I’m often asked what percentage of certiorari petitions the Maryland Court of Appeals grants. Each year, the Maryland Judiciary publishes a statistical abstract. The most recent report includes this table:
I’ve begun reviewing the Court’s petition docket to get more details. Read More…
The Maryland Court of Appeals granted four writs of certiorari today:
Wesley Cagle v. State of Maryland – Case No. 15, September Term, 2018
Issue – Criminal Procedure – Does a trial court err in precluding a criminal defendant from using trial testimony video in closing argument?
Karen McDonell v. Harford County Housing Agency – Case No. 16, September Term, 2018
Issues – Administrative Law – 1) Did Respondent err in terminating a voucher without affording procedural due process guaranteed under federal and MD administrative common law? 2) Does a MD charge of second degree assault constitute “violent criminal activity” and grounds for voucher termination? 3) Did Respondent err in interpreting its policy to require notice within two weeks of an unplanned and unforeseen absence from the housing rented with the voucher? 4) Is breach of a financial obligation that had been cured adequate grounds for voucher termination? 5) Did Respondent err in failing to explicitly consider all relevant facts before voucher termination?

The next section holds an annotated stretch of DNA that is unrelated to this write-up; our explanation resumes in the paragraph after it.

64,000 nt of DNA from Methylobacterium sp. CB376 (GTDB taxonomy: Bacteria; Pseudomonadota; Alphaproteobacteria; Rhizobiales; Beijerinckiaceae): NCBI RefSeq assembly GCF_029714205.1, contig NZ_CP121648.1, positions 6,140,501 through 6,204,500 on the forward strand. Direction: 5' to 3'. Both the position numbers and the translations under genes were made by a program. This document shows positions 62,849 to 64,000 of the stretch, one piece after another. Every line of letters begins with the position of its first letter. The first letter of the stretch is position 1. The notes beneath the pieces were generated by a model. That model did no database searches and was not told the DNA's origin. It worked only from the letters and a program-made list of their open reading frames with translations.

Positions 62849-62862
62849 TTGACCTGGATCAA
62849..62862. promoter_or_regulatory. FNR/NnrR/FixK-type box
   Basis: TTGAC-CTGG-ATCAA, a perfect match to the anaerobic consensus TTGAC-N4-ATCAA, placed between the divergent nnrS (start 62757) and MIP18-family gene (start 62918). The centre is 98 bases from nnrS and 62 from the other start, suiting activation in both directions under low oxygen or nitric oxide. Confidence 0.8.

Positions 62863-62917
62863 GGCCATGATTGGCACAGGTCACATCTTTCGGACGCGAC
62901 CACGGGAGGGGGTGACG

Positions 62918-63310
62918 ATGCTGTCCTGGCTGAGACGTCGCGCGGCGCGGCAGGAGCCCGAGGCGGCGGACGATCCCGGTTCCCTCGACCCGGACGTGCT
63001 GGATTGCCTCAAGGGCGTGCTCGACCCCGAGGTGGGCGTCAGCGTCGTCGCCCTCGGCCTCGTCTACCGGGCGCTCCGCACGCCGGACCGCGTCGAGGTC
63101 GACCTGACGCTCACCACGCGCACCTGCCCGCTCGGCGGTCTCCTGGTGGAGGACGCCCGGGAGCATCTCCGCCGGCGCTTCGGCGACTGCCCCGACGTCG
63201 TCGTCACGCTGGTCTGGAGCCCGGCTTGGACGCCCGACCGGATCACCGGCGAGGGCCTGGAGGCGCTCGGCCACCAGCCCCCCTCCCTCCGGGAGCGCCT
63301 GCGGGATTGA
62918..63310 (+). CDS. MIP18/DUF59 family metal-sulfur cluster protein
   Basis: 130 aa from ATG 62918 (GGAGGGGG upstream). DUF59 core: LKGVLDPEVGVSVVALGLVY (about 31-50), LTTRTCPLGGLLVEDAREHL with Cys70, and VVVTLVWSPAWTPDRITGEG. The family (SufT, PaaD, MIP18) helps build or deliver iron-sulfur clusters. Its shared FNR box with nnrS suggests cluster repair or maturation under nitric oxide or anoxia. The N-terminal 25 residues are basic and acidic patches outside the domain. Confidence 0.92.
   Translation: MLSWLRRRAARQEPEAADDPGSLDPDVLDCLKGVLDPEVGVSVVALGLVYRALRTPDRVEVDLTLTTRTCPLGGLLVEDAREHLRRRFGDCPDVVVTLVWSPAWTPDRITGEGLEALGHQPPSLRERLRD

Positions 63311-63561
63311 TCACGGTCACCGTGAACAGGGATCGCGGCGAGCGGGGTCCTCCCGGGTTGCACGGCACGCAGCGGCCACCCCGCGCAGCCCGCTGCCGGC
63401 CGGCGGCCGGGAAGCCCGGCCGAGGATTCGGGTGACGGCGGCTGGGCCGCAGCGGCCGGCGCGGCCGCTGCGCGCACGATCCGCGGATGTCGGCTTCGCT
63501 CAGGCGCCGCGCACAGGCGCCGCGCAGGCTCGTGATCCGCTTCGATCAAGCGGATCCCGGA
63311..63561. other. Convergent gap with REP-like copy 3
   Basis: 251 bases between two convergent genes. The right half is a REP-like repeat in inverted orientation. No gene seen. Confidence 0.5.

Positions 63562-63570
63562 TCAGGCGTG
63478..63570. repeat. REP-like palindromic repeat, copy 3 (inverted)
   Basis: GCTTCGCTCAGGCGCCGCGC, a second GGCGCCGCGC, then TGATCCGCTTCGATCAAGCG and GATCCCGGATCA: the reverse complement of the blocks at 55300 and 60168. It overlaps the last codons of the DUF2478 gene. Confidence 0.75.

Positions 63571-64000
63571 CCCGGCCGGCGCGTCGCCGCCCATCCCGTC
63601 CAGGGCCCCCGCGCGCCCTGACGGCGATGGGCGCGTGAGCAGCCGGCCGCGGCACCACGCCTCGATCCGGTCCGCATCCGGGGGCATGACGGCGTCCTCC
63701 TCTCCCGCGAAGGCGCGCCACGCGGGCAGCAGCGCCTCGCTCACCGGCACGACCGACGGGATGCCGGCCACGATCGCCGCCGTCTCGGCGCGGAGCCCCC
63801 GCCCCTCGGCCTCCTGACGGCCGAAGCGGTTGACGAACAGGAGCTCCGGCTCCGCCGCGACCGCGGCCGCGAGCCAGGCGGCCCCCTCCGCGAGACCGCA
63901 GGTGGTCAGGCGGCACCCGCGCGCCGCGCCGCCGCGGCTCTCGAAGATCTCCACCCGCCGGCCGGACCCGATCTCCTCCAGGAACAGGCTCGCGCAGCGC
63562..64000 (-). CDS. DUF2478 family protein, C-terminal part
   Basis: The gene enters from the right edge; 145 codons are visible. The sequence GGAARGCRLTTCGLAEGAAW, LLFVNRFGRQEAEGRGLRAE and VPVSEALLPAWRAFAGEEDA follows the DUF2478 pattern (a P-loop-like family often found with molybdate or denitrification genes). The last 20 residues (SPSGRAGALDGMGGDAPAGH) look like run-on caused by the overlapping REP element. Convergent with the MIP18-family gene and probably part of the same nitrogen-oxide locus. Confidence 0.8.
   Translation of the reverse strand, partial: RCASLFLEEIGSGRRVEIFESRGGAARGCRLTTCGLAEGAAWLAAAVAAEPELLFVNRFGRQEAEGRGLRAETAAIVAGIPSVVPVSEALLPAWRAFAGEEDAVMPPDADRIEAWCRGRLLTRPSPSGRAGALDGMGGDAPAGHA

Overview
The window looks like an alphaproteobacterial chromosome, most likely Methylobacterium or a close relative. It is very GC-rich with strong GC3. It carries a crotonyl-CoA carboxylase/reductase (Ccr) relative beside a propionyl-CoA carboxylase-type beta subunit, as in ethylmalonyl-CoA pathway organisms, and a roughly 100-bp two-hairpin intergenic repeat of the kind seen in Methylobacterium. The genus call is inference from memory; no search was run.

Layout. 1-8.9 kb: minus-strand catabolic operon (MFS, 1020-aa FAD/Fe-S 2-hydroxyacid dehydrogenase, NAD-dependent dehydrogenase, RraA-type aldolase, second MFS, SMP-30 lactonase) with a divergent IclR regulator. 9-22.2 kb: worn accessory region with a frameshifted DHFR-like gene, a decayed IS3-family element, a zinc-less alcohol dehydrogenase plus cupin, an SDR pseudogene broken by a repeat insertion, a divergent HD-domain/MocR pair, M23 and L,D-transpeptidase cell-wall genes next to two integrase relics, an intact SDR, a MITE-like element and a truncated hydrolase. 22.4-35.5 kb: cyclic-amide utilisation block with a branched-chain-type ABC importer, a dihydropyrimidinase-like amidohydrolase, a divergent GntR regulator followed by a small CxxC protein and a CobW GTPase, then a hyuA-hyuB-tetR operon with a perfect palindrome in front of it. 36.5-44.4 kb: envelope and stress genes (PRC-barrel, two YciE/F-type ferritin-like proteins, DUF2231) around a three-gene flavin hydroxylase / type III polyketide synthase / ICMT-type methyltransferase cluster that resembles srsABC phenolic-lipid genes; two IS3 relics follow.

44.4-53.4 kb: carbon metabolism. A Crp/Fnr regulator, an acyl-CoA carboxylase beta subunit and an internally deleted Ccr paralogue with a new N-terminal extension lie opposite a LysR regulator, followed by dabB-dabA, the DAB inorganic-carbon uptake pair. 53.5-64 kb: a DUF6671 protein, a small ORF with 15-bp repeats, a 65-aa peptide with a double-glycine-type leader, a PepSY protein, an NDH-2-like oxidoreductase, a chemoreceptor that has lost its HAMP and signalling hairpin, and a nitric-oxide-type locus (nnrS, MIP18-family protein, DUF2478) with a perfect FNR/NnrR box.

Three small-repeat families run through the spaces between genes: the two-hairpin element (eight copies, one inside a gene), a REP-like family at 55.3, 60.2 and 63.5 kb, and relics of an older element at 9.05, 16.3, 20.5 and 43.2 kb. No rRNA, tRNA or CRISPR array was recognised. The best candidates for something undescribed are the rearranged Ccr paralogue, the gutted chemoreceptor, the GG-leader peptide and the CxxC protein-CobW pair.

State of Maryland v. Brandon Payton – Case No. 14, September Term, 2018
Issues – Criminal Law – 1) Where Respondent made specific objections to reopening the State’s case for more fingerprint-expert testimony only on the grounds that the additional fingerprint testimony would be the last thing that the jury would hear and that it would be presented in isolation, were defense counsel’s claims that reopening would be “unfair” and “extremely prejudicial” or the trial court’s statement that the reopening could “very well … be grounds for appeal” sufficient to preserve a judicial-partiality claim? 2) Did CSA err in concluding that the trial court abused its discretion in reopening the State’s case sua sponte? 3) Where the reopening of the State’s case was based on the trial court’s incorrect assumption that there had been no testimony linking Respondent to the handprint, was any error harmless beyond a reasonable doubt because the testimony was cumulative of the testimony of three prior witnesses linking Respondent to the handprint?
Craig Williams v. State of Maryland – Case No. 13, September Term, 2018
Issue – Criminal Procedure – Did the trial court abuse its discretion in denying a motion for new trial where the court gave a pattern jury instruction and, after the jury rendered its verdict, the court, prosecution, and defense all acknowledged that the instruction erroneously omitted an element of the offense for which the defendant was convicted?
The Court of Appeals today granted a petition for certiorari by the administrator of the State Board of Elections, who is challenging yesterday’s injunction requiring that former state senator Nathaniel Oaks’ name be removed from the June primary ballot. Heather Coburn has been covering the case at The Daily Record. The Court of Appeals has scheduled argument this coming Wednesday, May 2. Read More…